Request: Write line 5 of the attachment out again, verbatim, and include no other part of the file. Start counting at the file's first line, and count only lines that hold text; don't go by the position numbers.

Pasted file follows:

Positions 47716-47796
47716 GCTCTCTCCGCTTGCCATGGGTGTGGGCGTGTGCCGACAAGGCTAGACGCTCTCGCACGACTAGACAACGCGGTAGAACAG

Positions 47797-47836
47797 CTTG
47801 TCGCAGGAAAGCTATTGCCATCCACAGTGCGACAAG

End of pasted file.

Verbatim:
47801 TCGCAGGAAAGCTATTGCCATCCACAGTGCGACAAG